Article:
Thursday, January 19, 2012

Out and In

In recent years I've noticed a kind of witch becoming more and more prevalent. I have dubbed them "indoor pagans," though they really are just witches. Their ability to operate as a pagan would (should?) in our modern world leave much to be desired.

These are people who have been searching for some spirituality that is other than the dominant triumvirate that currently exists. They want more drama, more mystery, more glamour, and maybe even more deviancy than the others provide. So they find and study witchcraft or one of the traditions of Wicca. Many of them started as people trying to make sense of a world with little apparent morality. Maybe they just wanted a community that allowed them to be a little morally ambiguous themselves from time to time. Let's face it, many of us have our trashy moments, and what's really wrong with that?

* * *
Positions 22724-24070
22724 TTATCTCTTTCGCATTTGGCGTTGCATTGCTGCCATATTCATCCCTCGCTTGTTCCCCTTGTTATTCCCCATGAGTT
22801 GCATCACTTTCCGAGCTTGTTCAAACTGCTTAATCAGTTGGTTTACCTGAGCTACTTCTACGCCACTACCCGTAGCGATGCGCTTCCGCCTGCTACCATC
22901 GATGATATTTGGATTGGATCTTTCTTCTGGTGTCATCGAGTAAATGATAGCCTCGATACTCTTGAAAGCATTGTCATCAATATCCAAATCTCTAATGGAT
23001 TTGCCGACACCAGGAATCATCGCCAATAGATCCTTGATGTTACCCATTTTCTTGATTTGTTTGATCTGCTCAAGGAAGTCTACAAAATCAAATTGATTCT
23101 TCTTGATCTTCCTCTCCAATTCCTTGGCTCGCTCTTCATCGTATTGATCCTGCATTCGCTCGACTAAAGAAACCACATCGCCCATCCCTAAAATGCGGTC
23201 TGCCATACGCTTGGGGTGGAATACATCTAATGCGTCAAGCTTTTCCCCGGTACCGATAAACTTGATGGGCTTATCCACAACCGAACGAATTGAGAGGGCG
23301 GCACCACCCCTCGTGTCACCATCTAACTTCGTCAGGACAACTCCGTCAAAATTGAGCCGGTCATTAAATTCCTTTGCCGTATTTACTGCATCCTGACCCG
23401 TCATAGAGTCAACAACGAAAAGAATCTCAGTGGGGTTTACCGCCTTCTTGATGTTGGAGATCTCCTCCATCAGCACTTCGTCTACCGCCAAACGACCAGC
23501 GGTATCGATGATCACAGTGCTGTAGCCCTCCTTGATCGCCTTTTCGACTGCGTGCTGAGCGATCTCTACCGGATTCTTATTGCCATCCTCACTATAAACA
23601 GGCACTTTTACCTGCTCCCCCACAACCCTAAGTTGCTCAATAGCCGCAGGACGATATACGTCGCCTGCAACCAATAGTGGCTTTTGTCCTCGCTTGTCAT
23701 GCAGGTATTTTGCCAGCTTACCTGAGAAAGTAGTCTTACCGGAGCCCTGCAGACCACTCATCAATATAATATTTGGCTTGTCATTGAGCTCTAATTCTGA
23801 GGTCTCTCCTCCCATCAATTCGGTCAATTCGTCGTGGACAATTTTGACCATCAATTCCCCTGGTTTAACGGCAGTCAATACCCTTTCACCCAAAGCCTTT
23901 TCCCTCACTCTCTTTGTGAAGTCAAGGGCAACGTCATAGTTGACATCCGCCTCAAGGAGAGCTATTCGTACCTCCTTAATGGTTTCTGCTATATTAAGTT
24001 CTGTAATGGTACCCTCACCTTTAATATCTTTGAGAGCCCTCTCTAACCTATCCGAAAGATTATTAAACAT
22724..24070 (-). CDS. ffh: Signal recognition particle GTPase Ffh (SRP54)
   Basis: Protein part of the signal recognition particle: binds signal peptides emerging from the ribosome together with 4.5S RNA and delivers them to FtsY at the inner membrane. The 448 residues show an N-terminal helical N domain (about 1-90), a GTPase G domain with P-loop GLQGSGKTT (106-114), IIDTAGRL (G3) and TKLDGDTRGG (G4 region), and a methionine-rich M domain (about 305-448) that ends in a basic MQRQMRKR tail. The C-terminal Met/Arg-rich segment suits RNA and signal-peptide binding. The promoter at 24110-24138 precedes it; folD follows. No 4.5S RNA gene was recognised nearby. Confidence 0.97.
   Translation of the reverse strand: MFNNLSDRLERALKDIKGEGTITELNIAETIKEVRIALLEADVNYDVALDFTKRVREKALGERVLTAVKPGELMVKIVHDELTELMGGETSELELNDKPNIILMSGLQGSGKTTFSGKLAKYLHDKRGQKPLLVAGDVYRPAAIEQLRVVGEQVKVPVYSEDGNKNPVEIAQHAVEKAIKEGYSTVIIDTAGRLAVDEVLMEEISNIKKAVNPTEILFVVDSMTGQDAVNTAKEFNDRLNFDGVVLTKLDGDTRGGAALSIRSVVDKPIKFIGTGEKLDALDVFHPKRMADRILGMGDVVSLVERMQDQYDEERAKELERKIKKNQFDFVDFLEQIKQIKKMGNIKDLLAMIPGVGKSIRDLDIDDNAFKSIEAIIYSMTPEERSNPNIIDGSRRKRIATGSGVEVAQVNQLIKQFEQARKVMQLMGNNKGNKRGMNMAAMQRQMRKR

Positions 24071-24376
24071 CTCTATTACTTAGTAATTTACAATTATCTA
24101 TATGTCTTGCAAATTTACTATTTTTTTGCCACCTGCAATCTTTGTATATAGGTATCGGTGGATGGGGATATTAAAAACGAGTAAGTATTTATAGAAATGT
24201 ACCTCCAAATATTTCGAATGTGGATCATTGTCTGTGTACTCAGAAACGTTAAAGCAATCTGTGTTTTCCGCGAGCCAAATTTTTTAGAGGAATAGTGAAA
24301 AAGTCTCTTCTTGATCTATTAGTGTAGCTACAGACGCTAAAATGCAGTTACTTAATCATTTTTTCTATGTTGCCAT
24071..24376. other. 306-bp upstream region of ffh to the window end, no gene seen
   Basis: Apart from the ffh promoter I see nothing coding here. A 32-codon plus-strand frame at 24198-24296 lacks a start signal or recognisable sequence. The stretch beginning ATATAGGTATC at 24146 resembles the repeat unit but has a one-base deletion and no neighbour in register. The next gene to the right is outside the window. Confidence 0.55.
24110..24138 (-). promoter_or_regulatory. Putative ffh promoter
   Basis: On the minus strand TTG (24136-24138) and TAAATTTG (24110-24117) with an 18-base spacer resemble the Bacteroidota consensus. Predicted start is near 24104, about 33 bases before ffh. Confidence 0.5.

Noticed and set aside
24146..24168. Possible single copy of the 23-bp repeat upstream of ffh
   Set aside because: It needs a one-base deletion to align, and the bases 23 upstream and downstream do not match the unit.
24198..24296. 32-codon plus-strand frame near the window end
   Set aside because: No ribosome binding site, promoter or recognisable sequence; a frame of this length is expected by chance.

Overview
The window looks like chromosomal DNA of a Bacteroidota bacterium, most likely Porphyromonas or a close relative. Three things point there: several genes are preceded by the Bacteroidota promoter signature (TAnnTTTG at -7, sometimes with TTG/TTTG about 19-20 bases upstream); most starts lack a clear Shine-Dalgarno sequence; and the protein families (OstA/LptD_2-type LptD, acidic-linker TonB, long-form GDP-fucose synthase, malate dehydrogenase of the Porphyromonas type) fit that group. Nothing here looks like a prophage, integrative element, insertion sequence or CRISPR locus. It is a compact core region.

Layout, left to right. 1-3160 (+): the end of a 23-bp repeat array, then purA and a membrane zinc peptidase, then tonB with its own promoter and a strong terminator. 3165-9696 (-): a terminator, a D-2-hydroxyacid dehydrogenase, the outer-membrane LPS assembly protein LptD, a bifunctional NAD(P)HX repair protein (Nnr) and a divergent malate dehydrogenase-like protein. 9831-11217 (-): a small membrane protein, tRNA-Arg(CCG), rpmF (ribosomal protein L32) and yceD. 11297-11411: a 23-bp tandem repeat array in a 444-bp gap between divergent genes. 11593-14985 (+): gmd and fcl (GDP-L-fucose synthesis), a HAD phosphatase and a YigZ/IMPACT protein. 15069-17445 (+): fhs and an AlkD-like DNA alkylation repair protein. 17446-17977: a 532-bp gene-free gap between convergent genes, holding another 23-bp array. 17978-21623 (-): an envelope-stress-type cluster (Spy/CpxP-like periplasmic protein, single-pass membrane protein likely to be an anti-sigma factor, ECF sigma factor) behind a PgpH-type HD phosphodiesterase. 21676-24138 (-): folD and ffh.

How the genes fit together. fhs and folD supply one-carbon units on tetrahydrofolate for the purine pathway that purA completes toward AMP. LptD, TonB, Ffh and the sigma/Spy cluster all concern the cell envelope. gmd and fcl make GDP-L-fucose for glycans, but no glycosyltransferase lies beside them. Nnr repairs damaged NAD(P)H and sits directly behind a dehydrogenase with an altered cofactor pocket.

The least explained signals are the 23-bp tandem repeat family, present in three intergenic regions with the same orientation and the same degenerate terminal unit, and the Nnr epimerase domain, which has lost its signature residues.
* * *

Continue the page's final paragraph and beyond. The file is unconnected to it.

My point is that they may be witches, but they are not pagans. They don't enjoy being outdoors, unless its a brief nature walk on a paved path with no hills in good weather. They don't spend time observing the cycles unless its collected for them and published in an almanac. They kill spiders that get in their way; they treat their bodies like hell by smoking, frequently drinking excessive booze or caffeine and they have no desire to look after their diet. I guess "An it harm none" only works when it's convenient. They buy all manner of witchy supplies with no idea how they came to be. I once met a witch who had a tall and gnarled staff carved to her specifications and she paid quite a bit of money to have a small diamond set in the head. I asked her if she knew if it was a blood diamond and she said to me, "No, it's a white diamond."

I don't really care if witches are pagans any more than if I care if Jews or Buddhists are pagans. I just wish they would stop calling themselves pagans. If you want to be a Martha-Stewart-Witch rather than a nature-based homesteader, that's fine. Please, just own it.

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